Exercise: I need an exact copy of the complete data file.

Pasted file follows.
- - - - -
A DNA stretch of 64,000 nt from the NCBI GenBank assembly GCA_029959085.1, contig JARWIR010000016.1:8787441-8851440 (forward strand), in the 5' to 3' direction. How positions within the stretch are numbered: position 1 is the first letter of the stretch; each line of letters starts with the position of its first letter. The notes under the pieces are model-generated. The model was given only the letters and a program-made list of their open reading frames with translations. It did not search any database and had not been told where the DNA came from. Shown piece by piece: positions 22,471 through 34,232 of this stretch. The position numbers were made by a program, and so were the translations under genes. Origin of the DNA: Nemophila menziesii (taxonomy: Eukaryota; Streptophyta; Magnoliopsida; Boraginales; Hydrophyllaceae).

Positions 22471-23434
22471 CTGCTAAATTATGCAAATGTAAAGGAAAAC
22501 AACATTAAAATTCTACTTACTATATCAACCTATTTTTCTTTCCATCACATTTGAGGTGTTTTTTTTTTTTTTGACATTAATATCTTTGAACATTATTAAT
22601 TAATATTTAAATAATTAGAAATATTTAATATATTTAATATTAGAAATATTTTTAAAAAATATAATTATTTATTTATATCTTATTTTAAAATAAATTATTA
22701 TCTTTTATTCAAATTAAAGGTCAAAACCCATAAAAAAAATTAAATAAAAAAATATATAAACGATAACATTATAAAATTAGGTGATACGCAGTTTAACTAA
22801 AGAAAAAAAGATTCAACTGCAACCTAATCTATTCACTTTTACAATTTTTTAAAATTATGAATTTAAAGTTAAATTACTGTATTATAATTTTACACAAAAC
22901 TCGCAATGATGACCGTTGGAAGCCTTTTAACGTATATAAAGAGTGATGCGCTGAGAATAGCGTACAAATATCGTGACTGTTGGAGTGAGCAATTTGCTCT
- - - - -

A DNA stretch of 64,000 nt from the NCBI GenBank assembly GCA_029959085.1, contig JARWIR010000016.1:8787441-8851440 (forward strand), in the 5' to 3' direction. How positions within the stretch are numbered: position 1 is the first letter of the stretch; each line of letters starts with the position of its first letter. The notes under the pieces are model-generated. The model was given only the letters and a program-made list of their open reading frames with translations. It did not search any database and had not been told where the DNA came from. Shown piece by piece: positions 22,471 through 34,232 of this stretch. The position numbers were made by a program, and so were the translations under genes. Origin of the DNA: Nemophila menziesii (taxonomy: Eukaryota; Streptophyta; Magnoliopsida; Boraginales; Hydrophyllaceae).

Positions 22471-23434
22471 CTGCTAAATTATGCAAATGTAAAGGAAAAC
22501 AACATTAAAATTCTACTTACTATATCAACCTATTTTTCTTTCCATCACATTTGAGGTGTTTTTTTTTTTTTTGACATTAATATCTTTGAACATTATTAAT
22601 TAATATTTAAATAATTAGAAATATTTAATATATTTAATATTAGAAATATTTTTAAAAAATATAATTATTTATTTATATCTTATTTTAAAATAAATTATTA
22701 TCTTTTATTCAAATTAAAGGTCAAAACCCATAAAAAAAATTAAATAAAAAAATATATAAACGATAACATTATAAAATTAGGTGATACGCAGTTTAACTAA
22801 AGAAAAAAAGATTCAACTGCAACCTAATCTATTCACTTTTACAATTTTTTAAAATTATGAATTTAAAGTTAAATTACTGTATTATAATTTTACACAAAAC
22901 TCGCAATGATGACCGTTGGAAGCCTTTTAACGTATATAAAGAGTGATGCGCTGAGAATAGCGTACAAATATCGTGACTGTTGGAGTGAGCAATTTGCTCT